Wednesday, December 06, 2006

Lest We Forget.

In 1945, over 1000 prisoners of war (POWs - mainly Australians and British servicemen) were forced to march some 250 km, from Sandakan to Ranau. The Japanese were 'transferring' them to Jesselton to become coolie labourers but they ended up in Ranau due to Allied air activity on the West Coast (where Jesselton/Kota Kinabalu is). There were three groups of POWS who were on the Sandakan-Ranau Death March - the first group being the fittest, the last being the least. Of the 1000-over POWs, only 6 survived. The others died of various reasons: disease, malnutrition, fatigue or killed by the Japanese for being weak or for attempting escape. The march was a horrible ordeal: barely any food, little water and some men only had the clothes on their back and walked barefeet. Death was considered a gentle way out.

Last weekend, my colleagues and I had the opportunity to experience what was considered the toughest route of the infamous Sandakan Death March, namely Taviu Hill in Telupid. I was very familiar with the story of the Sandakan Death March, having organised/attended countless events & memorials in honour of the POWs who died, but to fully appreciate and understand the suffering they went through, I decided to actually retrace the route of the unfortunate soldiers.

Our journey took us from KK to Ranau, where our first stop was the Kundasang War Memorial. We were shown a 15-minute video on the Sandakan Death March, followed by a quick tour of the memorial.

Outside the Memorial, with a fantastic backdrop of the mountain.

Our journey continued to Telupid, where we would make several stops to visit the various POW routes. We finally reached this one:

We stood on the bridge. Sprawling valleys and hills, dense foliage. Simply amazing. Until we found out that this was going to be our exact hiking location. Yikes.

So we checked into our resthouse, had a good night's rest and the next morning, were rearing to go. "Please please please let a bus come along..."

The first hour and a 10 minutes was a relatively easy walk through a plantation. It was a little muddy but nothing we couldn't handle.

"See? Piece of cake. la la la..."

The next bit proved to be a bit more tricky. We had to hike some hour and a half along a river. More like IN the river, which was pretty much a rocky stream and didn't go too deep. It was nice and shady and I was often tempted to just dunk my whole body in the river. According to our guide Tham Yau Kong ( , many POWs died in this area. A chilling thought but surprisingly it was very calm and peaceful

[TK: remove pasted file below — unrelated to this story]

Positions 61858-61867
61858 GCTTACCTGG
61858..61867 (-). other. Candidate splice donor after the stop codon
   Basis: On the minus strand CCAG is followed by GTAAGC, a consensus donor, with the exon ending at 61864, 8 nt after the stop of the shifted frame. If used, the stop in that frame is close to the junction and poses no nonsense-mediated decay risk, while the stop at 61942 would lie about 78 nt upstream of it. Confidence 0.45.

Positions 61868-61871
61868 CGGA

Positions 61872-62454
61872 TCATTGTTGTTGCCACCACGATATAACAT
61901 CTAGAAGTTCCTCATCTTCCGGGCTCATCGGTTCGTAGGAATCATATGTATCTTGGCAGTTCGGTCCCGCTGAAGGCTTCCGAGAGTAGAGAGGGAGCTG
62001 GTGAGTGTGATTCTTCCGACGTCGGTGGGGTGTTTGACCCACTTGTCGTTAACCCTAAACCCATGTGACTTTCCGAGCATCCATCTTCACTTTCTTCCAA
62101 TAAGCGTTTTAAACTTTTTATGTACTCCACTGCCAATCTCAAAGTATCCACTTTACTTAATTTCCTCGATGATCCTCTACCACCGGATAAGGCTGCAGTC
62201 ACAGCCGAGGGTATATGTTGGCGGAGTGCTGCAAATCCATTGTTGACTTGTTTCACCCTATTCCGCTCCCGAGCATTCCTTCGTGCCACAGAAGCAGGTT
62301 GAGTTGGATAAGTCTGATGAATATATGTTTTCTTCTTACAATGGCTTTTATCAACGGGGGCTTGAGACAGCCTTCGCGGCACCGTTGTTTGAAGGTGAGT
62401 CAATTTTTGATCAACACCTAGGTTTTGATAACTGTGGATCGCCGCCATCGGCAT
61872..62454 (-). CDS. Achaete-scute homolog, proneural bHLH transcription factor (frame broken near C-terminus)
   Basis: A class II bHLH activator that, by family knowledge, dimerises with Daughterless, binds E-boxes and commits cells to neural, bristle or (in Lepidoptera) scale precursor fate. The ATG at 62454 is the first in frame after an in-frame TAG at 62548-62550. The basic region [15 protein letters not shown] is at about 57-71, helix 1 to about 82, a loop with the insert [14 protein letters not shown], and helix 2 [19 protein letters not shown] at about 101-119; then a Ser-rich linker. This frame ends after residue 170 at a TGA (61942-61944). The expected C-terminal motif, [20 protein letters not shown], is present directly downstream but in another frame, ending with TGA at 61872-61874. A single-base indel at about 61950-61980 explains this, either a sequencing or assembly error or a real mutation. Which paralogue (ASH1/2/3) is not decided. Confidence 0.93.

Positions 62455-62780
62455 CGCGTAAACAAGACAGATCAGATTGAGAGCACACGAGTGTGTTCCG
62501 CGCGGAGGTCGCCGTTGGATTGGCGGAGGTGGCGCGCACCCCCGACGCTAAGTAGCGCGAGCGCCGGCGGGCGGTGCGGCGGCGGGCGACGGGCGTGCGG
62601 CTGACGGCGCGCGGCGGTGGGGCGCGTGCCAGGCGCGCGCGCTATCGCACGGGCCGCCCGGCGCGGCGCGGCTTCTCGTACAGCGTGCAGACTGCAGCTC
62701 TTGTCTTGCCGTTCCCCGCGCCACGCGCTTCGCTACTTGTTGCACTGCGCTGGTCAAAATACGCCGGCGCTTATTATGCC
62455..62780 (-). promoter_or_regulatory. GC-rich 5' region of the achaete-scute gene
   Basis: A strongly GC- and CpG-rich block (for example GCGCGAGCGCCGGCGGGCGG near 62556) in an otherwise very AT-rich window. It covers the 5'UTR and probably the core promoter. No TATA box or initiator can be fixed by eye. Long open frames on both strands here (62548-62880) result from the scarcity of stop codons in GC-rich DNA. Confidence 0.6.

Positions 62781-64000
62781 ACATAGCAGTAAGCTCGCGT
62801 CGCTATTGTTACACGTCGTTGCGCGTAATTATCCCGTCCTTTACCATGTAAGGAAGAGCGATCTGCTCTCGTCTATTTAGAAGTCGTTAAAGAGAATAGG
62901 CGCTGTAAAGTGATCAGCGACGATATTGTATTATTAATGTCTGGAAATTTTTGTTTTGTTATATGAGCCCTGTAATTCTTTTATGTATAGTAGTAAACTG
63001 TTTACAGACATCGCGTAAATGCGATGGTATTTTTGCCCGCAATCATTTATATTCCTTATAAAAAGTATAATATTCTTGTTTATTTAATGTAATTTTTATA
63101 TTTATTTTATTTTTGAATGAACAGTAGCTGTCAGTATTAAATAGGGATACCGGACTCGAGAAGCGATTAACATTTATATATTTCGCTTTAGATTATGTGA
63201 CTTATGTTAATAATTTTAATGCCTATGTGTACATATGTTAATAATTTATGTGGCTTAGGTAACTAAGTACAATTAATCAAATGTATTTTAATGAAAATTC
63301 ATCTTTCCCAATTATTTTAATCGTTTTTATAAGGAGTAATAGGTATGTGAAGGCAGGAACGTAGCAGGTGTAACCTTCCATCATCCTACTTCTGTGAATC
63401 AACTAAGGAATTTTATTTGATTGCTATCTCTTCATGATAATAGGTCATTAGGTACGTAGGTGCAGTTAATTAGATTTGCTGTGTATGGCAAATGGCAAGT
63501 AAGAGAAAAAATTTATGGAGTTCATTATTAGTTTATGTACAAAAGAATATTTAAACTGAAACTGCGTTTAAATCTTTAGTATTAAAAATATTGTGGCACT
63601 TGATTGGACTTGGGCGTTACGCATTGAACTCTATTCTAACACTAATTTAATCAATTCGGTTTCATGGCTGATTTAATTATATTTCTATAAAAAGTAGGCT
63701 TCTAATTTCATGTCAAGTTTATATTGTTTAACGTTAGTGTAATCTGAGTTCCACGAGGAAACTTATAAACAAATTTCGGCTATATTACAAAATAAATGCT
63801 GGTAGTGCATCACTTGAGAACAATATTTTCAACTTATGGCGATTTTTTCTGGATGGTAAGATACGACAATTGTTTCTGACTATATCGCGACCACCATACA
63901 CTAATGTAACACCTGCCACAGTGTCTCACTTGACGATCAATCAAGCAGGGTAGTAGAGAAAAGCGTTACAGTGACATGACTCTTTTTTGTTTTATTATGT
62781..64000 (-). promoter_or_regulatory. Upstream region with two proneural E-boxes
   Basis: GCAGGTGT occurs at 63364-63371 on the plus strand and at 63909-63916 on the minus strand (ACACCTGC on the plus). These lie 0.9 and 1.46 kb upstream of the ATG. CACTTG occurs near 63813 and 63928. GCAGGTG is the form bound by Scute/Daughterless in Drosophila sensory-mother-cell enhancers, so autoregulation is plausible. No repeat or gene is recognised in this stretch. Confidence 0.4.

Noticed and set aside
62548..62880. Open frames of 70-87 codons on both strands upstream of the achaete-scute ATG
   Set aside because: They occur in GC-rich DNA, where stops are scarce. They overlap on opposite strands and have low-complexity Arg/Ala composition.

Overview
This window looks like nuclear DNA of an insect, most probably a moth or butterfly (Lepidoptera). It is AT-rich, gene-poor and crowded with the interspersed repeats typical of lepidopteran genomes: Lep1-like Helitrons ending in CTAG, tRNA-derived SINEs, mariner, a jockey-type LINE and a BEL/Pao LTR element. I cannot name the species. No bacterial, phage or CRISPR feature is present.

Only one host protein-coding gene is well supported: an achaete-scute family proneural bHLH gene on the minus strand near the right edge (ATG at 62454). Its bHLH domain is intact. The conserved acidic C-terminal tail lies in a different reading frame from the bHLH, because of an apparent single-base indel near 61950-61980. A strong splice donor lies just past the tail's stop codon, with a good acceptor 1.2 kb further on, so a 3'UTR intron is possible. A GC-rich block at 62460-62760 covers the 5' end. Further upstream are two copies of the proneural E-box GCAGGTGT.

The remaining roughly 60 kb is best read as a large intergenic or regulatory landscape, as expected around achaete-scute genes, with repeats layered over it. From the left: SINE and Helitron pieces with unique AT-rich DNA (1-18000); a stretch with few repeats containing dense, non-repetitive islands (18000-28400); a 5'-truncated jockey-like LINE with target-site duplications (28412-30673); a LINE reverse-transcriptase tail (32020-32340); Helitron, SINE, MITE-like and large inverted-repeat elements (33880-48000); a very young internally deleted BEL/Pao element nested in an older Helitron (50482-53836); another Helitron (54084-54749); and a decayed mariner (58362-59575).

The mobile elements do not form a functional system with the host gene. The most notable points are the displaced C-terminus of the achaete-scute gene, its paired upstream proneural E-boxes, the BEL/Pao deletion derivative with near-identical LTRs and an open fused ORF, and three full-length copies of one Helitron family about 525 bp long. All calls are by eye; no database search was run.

This is me happy to see the other walkers resting at a pit stop. Yay, i can sit down for a while!Climbing over fallen trees, balancing on slippery rocks and ducking through branches slowed us down a lot.

I am a jungle trekker, hear me roar! Flanked by Walter (left) who was my walking buddy from beginning to end. So nice of him to wait for me, heh heh. The other Mel (right) who was waaaaay in front. Hmph, kawan konon.

The last bit is up up up...All the way up Taviu Hill. I could see why this was the toughest bit. Slippery slopes, narrow paths and leeches made in a complete nightmare. Imagine the POWs who had to go through this without food,water and shoes. I was exhausted beyond belief but everytime i wanted to give up,I thought of the men who died right here and how they struggled with each step. It kept me going. Tham explained that this hill was where the Japanese would shoot the weak and ailing soldiers and just roll their bodies down the hill.

Smiling through the sore muscles and leech-free! (ok sort of. One of the buggers still managed to crawl into my shoe). Five and a half hours later, I complete the Death March route. That's Rinto. Saja wanna be in the photo.

Group photo outside Sabah Tea Garden. Everyone is extremely tired at this point. But everyone left not regretting a single drop of blood, sweat or tear shed throughout the experience. At the risk of sounding cliched...It was a life-changing experience.

I still hate leeches though.

Check out for more comments on the Sandakan Death March experience.

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